The journey—a lifetime in the making—has finally begun.
It wasn’t always clear it was going to happen. 48 hours before departure, we were still on our hands and knees, scrubbing when I thought our dream was dead.
We’d been living on an air mattress in the living room for a week. We’d sold every stick of furniture, trimmed every hedge, and pulled every weed. Every book and plate and knickknack had been given away or donated. We’d driven the car to Colin’s son Aidan in Astoria, set up a property management company to take over as soon as we were out, installed a new water line, built railings for the stairs, and painted every room and door and piece of trim, taken every old paint can to the hazardous waste facility and every spare sail bag to the consignment store.
It was weeks past our self-imposed deadline to leave.
Our bodies were sore in places we didn’t even know we had bodies, and our minds were roughly as sharp as Jell-O. Truthfully, getting out of the house was our Cape Horn.
On our very last day, I was cleaning out the fridge when I opened the bottom compartment.
“Colin? Why is the freezer vomiting ice crystals?”
It looked like a winter wonderland scene in there, with a thick blanket of snow atop the ice trays. Inches of ice crystals coated the walls. Stick in some twinkle lights and a plastic reindeer and it could have been a Christmas window diorama.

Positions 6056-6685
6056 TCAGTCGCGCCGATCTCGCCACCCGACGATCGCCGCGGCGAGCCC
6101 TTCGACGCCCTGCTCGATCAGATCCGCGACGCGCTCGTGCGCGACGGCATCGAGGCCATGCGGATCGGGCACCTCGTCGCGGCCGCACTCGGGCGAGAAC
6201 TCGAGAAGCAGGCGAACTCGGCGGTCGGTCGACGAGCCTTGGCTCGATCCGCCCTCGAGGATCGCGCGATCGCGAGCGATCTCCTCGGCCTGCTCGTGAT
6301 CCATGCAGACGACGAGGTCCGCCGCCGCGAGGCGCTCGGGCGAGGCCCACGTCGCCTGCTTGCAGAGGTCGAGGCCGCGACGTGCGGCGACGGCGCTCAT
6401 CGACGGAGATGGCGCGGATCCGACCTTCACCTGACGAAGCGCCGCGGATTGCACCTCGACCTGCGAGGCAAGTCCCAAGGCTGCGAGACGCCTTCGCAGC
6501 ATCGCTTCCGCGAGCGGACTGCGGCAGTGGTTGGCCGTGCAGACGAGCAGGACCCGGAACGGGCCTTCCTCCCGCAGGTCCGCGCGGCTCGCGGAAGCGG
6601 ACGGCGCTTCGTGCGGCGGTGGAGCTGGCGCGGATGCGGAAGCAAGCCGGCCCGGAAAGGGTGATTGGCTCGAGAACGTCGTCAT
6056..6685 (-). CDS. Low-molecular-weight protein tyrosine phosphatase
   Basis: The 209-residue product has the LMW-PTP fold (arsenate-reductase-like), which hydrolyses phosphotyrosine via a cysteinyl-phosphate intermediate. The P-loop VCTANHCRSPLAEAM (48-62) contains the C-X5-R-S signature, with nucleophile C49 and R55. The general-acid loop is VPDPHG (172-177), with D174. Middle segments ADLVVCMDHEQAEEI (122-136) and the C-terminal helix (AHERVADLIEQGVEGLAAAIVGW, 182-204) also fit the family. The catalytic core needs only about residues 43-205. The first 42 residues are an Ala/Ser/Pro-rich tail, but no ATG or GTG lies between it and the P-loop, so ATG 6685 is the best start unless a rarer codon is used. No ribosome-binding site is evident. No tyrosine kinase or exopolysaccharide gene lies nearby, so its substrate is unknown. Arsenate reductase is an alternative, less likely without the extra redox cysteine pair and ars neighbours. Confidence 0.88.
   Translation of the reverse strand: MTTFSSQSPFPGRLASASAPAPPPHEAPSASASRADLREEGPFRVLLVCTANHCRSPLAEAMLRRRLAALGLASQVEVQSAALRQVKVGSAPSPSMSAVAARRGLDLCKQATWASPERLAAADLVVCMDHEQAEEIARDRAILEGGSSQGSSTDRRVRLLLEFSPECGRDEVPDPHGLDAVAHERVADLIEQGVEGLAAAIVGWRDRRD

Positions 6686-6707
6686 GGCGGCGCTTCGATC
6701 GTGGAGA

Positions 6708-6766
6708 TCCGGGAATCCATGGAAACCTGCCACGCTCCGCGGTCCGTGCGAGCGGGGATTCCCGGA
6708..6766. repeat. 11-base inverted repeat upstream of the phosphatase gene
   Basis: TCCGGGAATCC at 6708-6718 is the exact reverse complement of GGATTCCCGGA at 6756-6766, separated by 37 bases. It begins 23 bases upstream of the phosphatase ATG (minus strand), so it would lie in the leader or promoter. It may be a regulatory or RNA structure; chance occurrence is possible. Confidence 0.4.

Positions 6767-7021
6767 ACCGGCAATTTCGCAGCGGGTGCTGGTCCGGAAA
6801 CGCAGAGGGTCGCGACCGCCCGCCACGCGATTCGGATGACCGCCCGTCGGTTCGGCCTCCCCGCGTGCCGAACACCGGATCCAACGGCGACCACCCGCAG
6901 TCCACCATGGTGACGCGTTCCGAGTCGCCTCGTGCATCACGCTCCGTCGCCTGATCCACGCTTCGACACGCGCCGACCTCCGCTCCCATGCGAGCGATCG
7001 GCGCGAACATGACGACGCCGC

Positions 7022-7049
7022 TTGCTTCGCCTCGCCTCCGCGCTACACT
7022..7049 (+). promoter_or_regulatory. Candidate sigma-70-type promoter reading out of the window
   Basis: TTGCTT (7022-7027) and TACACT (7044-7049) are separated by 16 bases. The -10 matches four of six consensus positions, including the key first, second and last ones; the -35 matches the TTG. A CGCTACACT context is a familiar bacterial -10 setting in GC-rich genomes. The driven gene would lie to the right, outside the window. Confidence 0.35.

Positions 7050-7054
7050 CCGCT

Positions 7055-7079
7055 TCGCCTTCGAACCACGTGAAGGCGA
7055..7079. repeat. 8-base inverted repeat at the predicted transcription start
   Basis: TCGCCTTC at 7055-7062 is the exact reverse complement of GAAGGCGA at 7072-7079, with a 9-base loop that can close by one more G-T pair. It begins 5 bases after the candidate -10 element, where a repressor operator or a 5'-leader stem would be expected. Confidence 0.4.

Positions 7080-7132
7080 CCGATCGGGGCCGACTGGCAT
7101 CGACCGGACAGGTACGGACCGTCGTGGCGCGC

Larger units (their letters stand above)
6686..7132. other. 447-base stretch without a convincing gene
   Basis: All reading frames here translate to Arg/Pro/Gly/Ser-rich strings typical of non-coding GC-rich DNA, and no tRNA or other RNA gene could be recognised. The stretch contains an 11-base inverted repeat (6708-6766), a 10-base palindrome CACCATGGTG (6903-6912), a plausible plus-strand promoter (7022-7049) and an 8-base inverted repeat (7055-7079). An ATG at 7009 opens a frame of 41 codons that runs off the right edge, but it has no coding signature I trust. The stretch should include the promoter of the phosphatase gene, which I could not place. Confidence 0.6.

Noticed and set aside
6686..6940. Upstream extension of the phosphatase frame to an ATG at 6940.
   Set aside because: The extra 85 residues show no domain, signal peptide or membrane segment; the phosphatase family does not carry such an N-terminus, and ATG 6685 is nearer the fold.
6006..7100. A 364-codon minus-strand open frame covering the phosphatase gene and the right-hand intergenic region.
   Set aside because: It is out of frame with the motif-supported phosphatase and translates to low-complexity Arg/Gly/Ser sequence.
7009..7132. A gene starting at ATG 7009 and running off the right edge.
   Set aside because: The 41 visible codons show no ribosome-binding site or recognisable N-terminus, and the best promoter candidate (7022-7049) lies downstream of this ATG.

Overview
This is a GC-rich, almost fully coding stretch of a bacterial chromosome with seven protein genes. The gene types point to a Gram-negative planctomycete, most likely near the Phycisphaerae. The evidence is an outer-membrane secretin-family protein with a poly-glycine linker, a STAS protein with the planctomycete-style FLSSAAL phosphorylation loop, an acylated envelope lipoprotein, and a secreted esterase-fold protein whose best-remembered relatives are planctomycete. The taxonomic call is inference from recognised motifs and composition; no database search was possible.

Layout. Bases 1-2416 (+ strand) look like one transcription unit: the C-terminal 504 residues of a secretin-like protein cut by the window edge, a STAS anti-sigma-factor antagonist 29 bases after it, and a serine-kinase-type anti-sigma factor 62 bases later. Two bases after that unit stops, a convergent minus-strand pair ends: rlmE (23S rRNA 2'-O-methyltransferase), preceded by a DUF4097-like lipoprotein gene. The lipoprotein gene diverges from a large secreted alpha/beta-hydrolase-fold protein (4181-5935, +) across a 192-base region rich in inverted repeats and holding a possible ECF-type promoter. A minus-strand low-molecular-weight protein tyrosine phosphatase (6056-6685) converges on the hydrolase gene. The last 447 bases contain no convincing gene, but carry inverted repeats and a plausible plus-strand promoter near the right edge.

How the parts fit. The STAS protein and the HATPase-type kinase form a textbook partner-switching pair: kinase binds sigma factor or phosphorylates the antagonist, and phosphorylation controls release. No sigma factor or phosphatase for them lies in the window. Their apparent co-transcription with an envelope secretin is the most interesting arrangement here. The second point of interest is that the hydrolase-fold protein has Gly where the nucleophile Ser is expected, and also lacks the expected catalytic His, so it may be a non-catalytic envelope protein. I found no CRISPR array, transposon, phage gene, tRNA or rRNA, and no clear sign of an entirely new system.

The charm escaped me. What I saw was a new fridge, a massive drain on the bank account, missing our time window to make it to a wedding and getting stuck in port for something close to forever.
I hoped to hear Colin reply with something soothing like, “We’ll solve it.” Instead, he yelled from the bathroom. “Cheyenne! What’s going on? I just cleaned the bathtub and now it looks like I’ve murdered someone in there!”
He’d stripped down to his skivvies to keep the Comet off his clothes and spent an hour cleaning the tub, then added a final touch of pure Clorox to make sure it was sparkly new. Nice touch, except that the previous owners had sandblasted the slippery enamel on the old iron tub.
The area that minutes ago had been sparkling white had turned a deep, muddy shade of red. I saw visions of panic-induced bathtub shopping. I saw that if we pulled out the tub, the plumbing would surely need to be replaced. The tiles would get broken. The fixtures would be too old to work.
I saw the death of a dream before it had begun.
I’ve stepped up to emergencies from house fires to the Heimlich maneuver in the past. But this? This may not have been my finest moment of calmly working the problem.
I used my lifeline.
Luckily, my mom and stepdad answered. Brian suggested lint on the air intake may be the simple cause of Santa’s workshop in the freezer, and lo-and-behold, the issue was solved with a couple wipes of a paper towel.
And the internet (thank you, internet!), helped us discover that the rusty chemical reaction we’d set off between the bleach and the cast iron tub could be reversed with a few simple squirts of hydrogen peroxide. Who knew?